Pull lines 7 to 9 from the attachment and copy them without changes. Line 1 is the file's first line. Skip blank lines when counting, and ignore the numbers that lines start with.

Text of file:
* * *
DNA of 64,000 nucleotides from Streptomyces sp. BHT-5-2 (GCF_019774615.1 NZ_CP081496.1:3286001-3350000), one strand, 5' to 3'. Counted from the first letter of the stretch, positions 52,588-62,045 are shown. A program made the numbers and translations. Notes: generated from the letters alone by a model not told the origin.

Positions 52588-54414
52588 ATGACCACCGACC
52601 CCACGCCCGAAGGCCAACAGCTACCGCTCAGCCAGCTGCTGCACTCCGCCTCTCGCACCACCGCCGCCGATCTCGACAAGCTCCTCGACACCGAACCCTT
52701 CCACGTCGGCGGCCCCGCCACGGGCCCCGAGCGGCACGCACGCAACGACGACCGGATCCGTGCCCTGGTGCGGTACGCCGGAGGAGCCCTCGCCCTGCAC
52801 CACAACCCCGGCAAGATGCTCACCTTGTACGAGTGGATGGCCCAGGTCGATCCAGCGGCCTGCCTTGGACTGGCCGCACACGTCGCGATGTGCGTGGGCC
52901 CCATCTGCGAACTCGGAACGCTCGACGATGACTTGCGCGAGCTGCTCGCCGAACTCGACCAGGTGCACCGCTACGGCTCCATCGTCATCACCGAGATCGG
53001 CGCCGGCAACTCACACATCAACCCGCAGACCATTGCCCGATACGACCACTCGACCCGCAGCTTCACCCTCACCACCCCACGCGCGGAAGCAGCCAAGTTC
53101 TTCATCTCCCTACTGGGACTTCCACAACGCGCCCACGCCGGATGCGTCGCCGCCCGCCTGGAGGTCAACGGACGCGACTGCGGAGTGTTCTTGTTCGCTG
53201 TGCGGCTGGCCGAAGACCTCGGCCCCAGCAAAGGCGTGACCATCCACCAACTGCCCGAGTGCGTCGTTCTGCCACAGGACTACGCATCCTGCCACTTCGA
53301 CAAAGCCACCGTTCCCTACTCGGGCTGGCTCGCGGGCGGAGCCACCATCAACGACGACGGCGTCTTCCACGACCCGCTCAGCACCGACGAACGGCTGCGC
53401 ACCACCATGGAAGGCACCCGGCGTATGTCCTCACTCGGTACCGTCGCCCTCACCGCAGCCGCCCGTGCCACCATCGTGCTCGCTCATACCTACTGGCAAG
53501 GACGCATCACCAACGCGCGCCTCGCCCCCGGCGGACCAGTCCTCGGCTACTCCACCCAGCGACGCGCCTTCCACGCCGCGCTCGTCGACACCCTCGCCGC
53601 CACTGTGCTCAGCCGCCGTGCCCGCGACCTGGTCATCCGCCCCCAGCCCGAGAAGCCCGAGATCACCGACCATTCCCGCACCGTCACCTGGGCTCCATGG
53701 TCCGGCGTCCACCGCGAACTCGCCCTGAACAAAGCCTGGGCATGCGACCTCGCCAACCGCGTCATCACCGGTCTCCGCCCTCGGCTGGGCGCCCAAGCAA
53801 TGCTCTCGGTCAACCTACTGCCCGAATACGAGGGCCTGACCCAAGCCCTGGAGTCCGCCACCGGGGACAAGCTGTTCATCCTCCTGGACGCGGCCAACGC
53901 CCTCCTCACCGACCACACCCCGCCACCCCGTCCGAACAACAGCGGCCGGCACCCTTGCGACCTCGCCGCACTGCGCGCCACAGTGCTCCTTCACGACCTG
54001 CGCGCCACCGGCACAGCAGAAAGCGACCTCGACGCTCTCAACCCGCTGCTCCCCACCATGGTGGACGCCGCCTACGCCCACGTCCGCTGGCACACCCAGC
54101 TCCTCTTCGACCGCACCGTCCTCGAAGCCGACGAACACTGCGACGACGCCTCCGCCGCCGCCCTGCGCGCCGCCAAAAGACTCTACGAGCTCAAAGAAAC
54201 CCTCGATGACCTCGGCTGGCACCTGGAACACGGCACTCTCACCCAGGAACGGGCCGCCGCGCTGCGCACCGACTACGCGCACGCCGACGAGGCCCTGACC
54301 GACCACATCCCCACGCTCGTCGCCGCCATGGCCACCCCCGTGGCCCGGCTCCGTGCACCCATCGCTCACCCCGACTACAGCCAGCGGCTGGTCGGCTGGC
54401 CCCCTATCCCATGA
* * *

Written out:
52901 CCATCTGCGAACTCGGAACGCTCGACGATGACTTGCGCGAGCTGCTCGCCGAACTCGACCAGGTGCACCGCTACGGCTCCATCGTCATCACCGAGATCGG
53001 CGCCGGCAACTCACACATCAACCCGCAGACCATTGCCCGATACGACCACTCGACCCGCAGCTTCACCCTCACCACCCCACGCGCGGAAGCAGCCAAGTTC
53101 TTCATCTCCCTACTGGGACTTCCACAACGCGCCCACGCCGGATGCGTCGCCGCCCGCCTGGAGGTCAACGGACGCGACTGCGGAGTGTTCTTGTTCGCTG